• Feed the Future Innovation Lab for Integrated Pest Management 2021 Semi-Annual Report (Sept. 1, 2020 to March 31, 2021)
    (Virginia Tech, 2021)
    This is the 2021 semi-annual report for the IPM Innovation Lab, covering the period of September 1, 2020, through March 31, 2021.
  • Feed the Future Innovation Lab for Integrated Pest Management 2020 Annual Report
    (Virginia Tech, 2020)
    This is the 2020 annual report for the IPM Innovation Lab. While 2020 has been marked by the rise of the COVID-19 pandemic, the IPM Innovation Lab (IPM IL) has continued to see progress in its projects.
  • 2020 Feed the Future Innovation Lab for Integrated Pest Management Semi-Annual Report
    (Virginia Tech, 2020)
    Published every year, our reports detail work, accomplishments, training, and publications from each of our programs.
  • Climatic Trends in Different Bioclimatic Zones in the Chitwan Annapurna Landscape, Nepal
    Luitel, Dol Raj; Jha, Pramod K.; Siwakoti, Mohan; Shrestha, Madan Lall; Muniappan, Rangaswamy (Muni) (MDPI, 2020-11-20)
    The Chitwan Annapurna Landscape (CHAL) is the central part of the Himalayas and covers all bioclimatic zones with major endemism of flora, unique agro-biodiversity, environmental, cultural and socio-economic importance. Not much is known about temperature and precipitation trends along the different bioclimatic zones nor how changes in these parameters might impact the whole natural process, including biodiversity and ecosystems, in the CHAL. Analysis of daily temperature and precipitation time series data (1970–2019) was carried out in seven bioclimatic zones extending from lowland Terai to the higher Himalayas. The non-parametric Mann-Kendall test was applied to determine the trends, which were quantified by Sen’s slope. Annual and decade interval average temperature, precipitation trends, and lapse rate were analyzed in each bioclimatic zone. In the seven bioclimatic zones, precipitation showed a mixed pattern of decreasing and increasing trends (four bioclimatic zones showed a decreasing and three bioclimatic zones an increasing trend). Precipitation did not show any particular trend at decade intervals but the pattern of rainfall decreases after 2000AD. The average annual temperature at different bioclimatic zones clearly indicates that temperature at higher elevations is increasing significantly more than at lower elevations. In lower tropical bioclimatic zone (LTBZ), upper tropical bioclimatic zone (UTBZ), lower subtropical bioclimatic zone (LSBZ), upper subtropical bioclimatic zone (USBZ), and temperate bioclimatic zone (TBZ), the average temperature increased by 0.022, 0.030, 0.036, 0.042 and 0.051 °C/year, respectively. The decade level temperature scenario revealed that the hottest decade was from 1999–2009 and average decade level increases of temperature at different bioclimatic zones ranges from 0.2 to 0.27 °C /decade. The average temperature and precipitation was found clearly different from one bioclimatic zone to other. This is the first time that bioclimatic zone level precipitation and temperature trends have been analyzed for the CHAL. The rate of additional temperature rise at higher altitudes compared to lower elevations meets the requirements to mitigate climate change in different bioclimatic zones in a different ways. This information would be fundamental to safeguarding vulnerable communities, ecosystem and relevant climate-sensitive sectors from the impact of climate change through formulation of sector-wise climate change adaptation strategies and improving the livelihood of rural communities.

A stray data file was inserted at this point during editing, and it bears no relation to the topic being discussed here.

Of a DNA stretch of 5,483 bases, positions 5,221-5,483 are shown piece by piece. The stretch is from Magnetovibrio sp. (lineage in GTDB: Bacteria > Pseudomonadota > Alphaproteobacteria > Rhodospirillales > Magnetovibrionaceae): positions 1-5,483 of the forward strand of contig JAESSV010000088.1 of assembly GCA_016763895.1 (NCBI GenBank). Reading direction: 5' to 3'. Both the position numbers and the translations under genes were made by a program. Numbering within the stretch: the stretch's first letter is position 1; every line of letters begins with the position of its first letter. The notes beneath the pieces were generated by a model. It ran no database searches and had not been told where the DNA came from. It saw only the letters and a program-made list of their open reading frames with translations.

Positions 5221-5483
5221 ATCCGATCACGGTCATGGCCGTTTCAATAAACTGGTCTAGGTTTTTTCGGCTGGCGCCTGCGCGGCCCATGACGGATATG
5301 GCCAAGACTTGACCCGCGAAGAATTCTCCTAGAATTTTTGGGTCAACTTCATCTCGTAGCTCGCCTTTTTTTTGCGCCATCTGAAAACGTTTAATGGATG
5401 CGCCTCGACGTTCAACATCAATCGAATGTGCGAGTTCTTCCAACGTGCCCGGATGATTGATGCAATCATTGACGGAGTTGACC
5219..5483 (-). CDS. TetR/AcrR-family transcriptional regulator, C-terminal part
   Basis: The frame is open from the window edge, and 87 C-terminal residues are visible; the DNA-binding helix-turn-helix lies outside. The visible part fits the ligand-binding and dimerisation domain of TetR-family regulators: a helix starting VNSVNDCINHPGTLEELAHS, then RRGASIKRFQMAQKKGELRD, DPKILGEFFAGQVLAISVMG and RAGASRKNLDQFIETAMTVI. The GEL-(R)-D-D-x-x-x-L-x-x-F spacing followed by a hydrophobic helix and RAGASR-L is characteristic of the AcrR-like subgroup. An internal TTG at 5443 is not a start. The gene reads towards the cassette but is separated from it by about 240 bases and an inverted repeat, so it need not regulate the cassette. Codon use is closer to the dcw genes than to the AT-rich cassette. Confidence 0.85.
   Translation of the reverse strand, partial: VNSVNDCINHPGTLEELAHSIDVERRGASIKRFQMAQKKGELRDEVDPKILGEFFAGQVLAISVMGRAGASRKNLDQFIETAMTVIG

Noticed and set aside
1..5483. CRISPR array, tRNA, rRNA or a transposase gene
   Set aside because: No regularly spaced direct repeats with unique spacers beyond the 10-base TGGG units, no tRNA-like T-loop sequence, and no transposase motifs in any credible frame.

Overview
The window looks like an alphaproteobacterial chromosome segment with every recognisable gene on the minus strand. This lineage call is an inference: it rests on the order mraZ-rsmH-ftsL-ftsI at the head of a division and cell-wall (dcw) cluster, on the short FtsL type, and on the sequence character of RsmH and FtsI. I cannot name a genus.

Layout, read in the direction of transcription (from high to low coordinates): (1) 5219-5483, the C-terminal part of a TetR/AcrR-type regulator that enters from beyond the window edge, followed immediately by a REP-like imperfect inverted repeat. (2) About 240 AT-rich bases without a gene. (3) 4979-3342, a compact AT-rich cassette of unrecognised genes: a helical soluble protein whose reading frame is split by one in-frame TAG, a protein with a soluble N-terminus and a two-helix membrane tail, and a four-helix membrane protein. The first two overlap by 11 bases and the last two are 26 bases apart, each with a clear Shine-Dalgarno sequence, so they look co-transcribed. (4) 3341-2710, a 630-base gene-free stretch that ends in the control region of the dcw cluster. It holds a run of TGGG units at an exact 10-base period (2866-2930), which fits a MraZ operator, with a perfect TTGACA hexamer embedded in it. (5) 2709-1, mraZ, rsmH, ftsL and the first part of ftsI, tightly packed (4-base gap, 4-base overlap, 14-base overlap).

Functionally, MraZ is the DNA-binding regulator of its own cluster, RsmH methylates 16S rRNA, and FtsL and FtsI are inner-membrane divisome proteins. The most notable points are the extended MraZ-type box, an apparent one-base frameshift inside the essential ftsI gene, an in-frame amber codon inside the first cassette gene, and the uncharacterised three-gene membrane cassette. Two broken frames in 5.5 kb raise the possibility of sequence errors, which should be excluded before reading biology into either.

• Prevalence of Puccinia abrupta var. partheniicola and its impact on Parthenium hysterophorus in Kathmandu Valley, Nepal
    Maharjan, Seerjana; Devkota, Anjana; Shrestha, Bharat B.; Baniya, Chitra B.; Rangaswamy, Muniappan; Jha, Pramod K. (2020-10-21)